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Greek Archaeology Falling Warrior

As I began my search for an artifact to identify from the Late Bronze Age in Ancient Greece, I looked for a piece that would symbolize a major difference in stylistic change from the previous period. The artifact that captured my attention and satisfied my requirement, was none other than the Falling Warrior from the East Pediment at the Temple of Aphaia at Aegina. The subjects depicted in the pediment represent the warriors from the battles at Troy. The Falling Warrior was created c. 490 BC and is the first sculpted figure at the pediment’s right end.

It is constructed of marble and is 1. m long. It is currently on display at the Glyptothek in Munich, Germany. While observing the Falling Warrior, one can immediately depict the sense of drama that the sculptor was attempting to create. One can feel the pain and admire the courage and nobility this warrior had during the battle. I believe the sculptor designed the dramatic figure as a tribute to the warriors lost during the battles at Troy. This depiction would have constantly reminded the Ancient Greek people of the patriotic warriors that died for their state and thus promote devotion to the ruling Greek government.

Despite what the political intentions of the sculptor would have been, gazing at the Falling Warrior as an individualized sculpture is a marvel alone. Observing more closely, one can immediately notice the twist in body movement as the warrior tries to raise his body back up. Clinging to the enormous shield and looking downward, one can conclude that the warrior is severely injured. Yet, despite his injuries, he is still not giving up the battle and desperately attempts to survive. Through this agile movement, the sculptor has created a dramatic moment not to be forgotten.

The lower leg is positioned in a pushing movement while the upper leg is getting ready to do the same. This shows the attempt of the Falling warrior to use the ground surface as leverage to rise back up. Although the Falling warrior is determined to survive, his injuries obviously lead toward his death. Attention to detail is significant throughout the sculpture. The feet and toes are bent and in constant movement (pl. 1-1). Both calve muscles are flexed indicating use of the lower legs as a pushing factor (pl. 1-2). Thigh muscles are also shown clearly joining the movement of the lower leg.

While the lower part of the body seems to be in a struggle of survival, the upper body is more concerned with supporting itself from falling (pl. 1-3). The forearm muscles are erected while the joining hand is pushing up off the ground. However, the joining bicep is not as flexed and may perhaps indicate an area of pain (pl. 1-4). The chest is also very calm while the left bicep is hard at work, supporting the entire upper body by combining forces with the shield. Detail of the double handle is shown fiercely in conjunction with the warriors left hand (pl. 1-5).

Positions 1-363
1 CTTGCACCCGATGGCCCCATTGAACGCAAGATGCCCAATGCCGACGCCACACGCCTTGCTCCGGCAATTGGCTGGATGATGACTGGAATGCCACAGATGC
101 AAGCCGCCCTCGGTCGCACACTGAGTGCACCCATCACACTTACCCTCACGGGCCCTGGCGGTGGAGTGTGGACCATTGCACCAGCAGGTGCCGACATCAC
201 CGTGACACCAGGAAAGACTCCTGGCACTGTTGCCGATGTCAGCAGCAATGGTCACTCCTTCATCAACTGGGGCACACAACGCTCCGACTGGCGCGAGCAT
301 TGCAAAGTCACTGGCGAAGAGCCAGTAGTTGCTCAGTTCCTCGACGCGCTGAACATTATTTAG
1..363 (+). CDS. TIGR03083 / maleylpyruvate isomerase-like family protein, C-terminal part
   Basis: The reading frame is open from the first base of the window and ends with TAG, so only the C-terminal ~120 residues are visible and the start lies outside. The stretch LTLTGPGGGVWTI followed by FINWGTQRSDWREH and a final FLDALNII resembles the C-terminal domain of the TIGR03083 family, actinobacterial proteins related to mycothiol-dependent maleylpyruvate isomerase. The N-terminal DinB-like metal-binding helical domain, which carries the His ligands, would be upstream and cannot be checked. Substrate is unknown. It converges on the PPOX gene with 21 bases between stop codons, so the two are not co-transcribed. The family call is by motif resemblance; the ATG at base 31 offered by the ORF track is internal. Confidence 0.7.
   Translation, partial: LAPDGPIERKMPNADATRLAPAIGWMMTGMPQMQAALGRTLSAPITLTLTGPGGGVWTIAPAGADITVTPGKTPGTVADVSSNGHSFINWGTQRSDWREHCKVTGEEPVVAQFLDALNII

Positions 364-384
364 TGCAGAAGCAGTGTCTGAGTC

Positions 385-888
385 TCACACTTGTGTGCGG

This shows the warrior’s strength, as the size of the shield indicates very heavy armor. The helmet clings to the warriors head and a beard is portrayed as well as the eye in profile view, a common trait of that period. In comparison to the earlier built, Fallen Warrior at the West pediment at the Temple of Aphaia at Aegina, a major stylistic change can be noted. The Fallen Warrior from the West Pediment, built c. 500 BC, one can see the traditional Late Archaic smile that the warrior has. This is a very unnatural behavior that a real falling warrior would not depict.

Also very troubling, is the twist that the warrior’s body is in. The right leg is crossing the left leg, which would have been very uncommon, and a troublesome position for a real warrior in pain. At the same time, while performing this twist and continuing to smile, the warrior is retracting an arrow from his chest. These traits are well noted by the later sculptor who pays more attention to natural body movement. In the Fallen Warrior on the East pediment, the twist, and changes in masses depicted is much more likely to occur in reality.

Also the constant smile is lost as it probably would have been as the real warrior encountered his death. Clearly, the sculptor has mastered the natural form of representation. The stylistic difference between the two warriors are very important in determining the period of the Falling Warrior from the East Pediment. Recognizing the factors mentioned above, the Falling Warrior from the east pediment marks the entrance into the Early Classical period. Traditional with this period is the artist’s attempt to achieve perfection of reality in their artwork.

Representation of body mass in many sculptures, including the Falling warrior, supports this notion. Another recognizable aspect is the sculptor’s realization in producing work in accordance with the architectural requirements of the temples. The Falling Warrior not only achieves it’s dramatic sense but also fills in the triangular corner of the pediment. The artist creates a scale for the figures to be fitted into the pediment. Although, the artist believes he has achieved complete perfection, one can see that the navel on the Fallen Warrior has been misplaced.

Despite the imperfection, it is clear that a goal of perfection in realism and scale was trying to be achieved. In conclusion, Speculative identification of the Fallen Warrior from the East Pediment of the temple of Temple of Aphaia at Aegina has proven very helpful in understanding the change in lifestyle that must have occurred between the Late Archaic and Early Classical periods. By means of observation, one can already see that life is becoming less controlled, more relaxed and focused on reality rather than false representations of Ancient Greek life.

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